The New Fashioned: A Modern Twist on a Classic Cocktail

6 years ago

For once, my half-hearted gardening pays off. Every spring, I start off with tons of green thumb ambition, then get lazy and quit pulling weeds by August. Things end up growing where they shouldn't go, and unidentifiable stalks of green take over. But there's one patch of leaves I can identify by smell that keeps getting bigger and healthier every year: a gloriously spreading tangle of mint that's slowly taking over the front yard.

Mint for my iced tea! Mint for my ice cream! Mint for my tabbouleh! Mint for my meatballs! And, of course, mint for my cocktails!

See, mint is a medicinal herb, and technically a weed. Sitting on the front porch, thinking of ways to use up all this herbal bounty, I realized that mint is something of a kissing cousin to one of the most essential cocktail accoutrements: bitters.

What are bitters? A slow-simmered blend of alcohol and various herbs, spices, bark, roots, and plants, bitters impart—yes—a bitter flavor to cocktails. Though originally intended as a medicinal tonic to aid with digestion and stomach issues, the fact that the plant matter is slowly steeped in strong spirits gives bitters a loopy but pleasing side effect.

The obvious move for these two herbal digestives, then, is to bring them together in a boozy concoction. An Old Fashioned is one of the oldest cocktails in the book, pairing rye or bourbon, bitters, and sugar with fresh orange and cherry. Why not sub in orange bitters and replace the fresh fruit with a little herbal action in the form of mint? It could work... and it did.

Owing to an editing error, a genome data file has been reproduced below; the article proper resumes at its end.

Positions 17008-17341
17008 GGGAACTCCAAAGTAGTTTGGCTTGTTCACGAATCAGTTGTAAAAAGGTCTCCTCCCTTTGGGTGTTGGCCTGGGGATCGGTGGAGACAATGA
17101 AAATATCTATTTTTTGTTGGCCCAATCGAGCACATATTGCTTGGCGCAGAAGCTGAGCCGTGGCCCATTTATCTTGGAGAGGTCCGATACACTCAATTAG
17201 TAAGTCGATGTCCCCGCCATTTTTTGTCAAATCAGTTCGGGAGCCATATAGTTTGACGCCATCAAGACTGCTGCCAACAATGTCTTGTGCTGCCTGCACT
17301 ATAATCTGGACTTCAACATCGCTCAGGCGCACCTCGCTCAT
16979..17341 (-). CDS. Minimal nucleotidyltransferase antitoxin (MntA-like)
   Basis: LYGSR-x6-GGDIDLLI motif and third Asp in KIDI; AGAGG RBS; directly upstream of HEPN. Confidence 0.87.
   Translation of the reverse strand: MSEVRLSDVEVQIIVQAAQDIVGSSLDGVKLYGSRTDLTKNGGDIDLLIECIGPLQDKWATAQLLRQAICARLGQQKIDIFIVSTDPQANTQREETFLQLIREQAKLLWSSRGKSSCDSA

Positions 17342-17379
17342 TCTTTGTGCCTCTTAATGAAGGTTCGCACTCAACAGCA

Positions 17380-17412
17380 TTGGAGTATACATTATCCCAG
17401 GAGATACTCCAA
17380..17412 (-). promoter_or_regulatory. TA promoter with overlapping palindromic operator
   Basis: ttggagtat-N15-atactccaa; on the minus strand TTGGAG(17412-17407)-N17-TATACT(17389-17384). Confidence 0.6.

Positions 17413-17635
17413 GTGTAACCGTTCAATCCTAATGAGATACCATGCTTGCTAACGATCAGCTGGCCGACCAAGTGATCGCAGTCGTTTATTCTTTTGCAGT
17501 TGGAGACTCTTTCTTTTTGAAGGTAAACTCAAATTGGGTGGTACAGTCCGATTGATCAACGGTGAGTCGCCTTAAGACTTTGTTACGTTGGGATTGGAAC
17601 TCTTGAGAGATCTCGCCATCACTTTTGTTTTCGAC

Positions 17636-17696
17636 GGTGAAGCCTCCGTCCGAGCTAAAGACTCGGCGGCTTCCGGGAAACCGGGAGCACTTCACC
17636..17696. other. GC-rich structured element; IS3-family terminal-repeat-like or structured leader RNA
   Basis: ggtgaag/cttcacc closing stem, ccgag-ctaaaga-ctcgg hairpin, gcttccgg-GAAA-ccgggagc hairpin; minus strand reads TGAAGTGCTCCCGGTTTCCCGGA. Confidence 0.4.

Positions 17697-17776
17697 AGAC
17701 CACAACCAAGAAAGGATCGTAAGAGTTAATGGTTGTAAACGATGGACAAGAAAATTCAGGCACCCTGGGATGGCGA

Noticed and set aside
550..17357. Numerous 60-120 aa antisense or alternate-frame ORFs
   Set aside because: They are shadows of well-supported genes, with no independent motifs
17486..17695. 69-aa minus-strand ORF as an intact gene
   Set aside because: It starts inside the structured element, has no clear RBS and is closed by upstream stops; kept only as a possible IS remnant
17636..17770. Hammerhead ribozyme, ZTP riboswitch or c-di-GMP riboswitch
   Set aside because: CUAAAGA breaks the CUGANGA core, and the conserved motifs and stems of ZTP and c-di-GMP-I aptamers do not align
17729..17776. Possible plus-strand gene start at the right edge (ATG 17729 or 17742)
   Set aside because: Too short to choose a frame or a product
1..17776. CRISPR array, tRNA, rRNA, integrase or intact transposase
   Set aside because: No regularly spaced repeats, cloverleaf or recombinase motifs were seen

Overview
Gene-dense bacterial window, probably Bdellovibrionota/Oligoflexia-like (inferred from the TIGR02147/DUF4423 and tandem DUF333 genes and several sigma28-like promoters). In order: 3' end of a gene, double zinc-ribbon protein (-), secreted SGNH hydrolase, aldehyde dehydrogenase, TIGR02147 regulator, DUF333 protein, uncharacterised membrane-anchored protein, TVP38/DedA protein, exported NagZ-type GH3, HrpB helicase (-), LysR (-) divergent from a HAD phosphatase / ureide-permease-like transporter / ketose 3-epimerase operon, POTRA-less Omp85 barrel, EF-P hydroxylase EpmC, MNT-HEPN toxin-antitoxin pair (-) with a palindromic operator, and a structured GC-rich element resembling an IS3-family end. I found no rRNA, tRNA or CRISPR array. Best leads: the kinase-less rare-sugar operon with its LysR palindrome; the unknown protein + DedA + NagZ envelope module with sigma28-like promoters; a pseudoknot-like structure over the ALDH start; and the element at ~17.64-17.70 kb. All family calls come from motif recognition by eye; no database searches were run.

Though it's simple enough to pick up a bottle of orange bitters at the liquor store, recipes for homemade orange bitters abound. The evil cocktail geniuses at Post Prohibition recommend Regan's Orange Bitters No. 5 and CHOW's got a video recipe courtesy of the LA restaurant Lucques (fair warning—both recipes require a full month for the flavors to fully meld). And—perhaps unsurprisingly—ingredients like quassia and gentian are easy to find via Amazon.

The most readily available commercial brands of orange bitters are:

For yet another variation on the Old Fashioned, Stirrings makes blood orange bitters that are something nonalcoholic and a bit sweeter than the holy trinity above—bringing slight echoes of the classic cherry taste to an unconventional drink.

The New Fashioned

Total time: 5 minutes
Makes 1 drink


  • 6 mint leaves
  • 1/4 oz. (1/2 tablespoon) simple syrup
  • 1 1/2 oz. (3 tablespoons) rye whiskey or bourbon
  • 1/2 oz. (1 tablespoon) orange bitters


Place the mint leaves in a rocks glass and top with the simple syrup. Using a muddler or the base of a whisk or wooden spoon, gently crush the mint to release its essential oils.

Fill the glass with ice and pour in the rye or bourbon and bitters. Stir gently with a swizzle stick and serve.

For a stronger mint flavor, toss a handful of leaves into your simple syrup once the sugar has dissolved and steep off heat, covered, for 15 minutes before straining.

Good. Food. Stories. is an online magazine edited by Casey Barber and Danielle Oteri that focuses on food from a storyteller's perspective.

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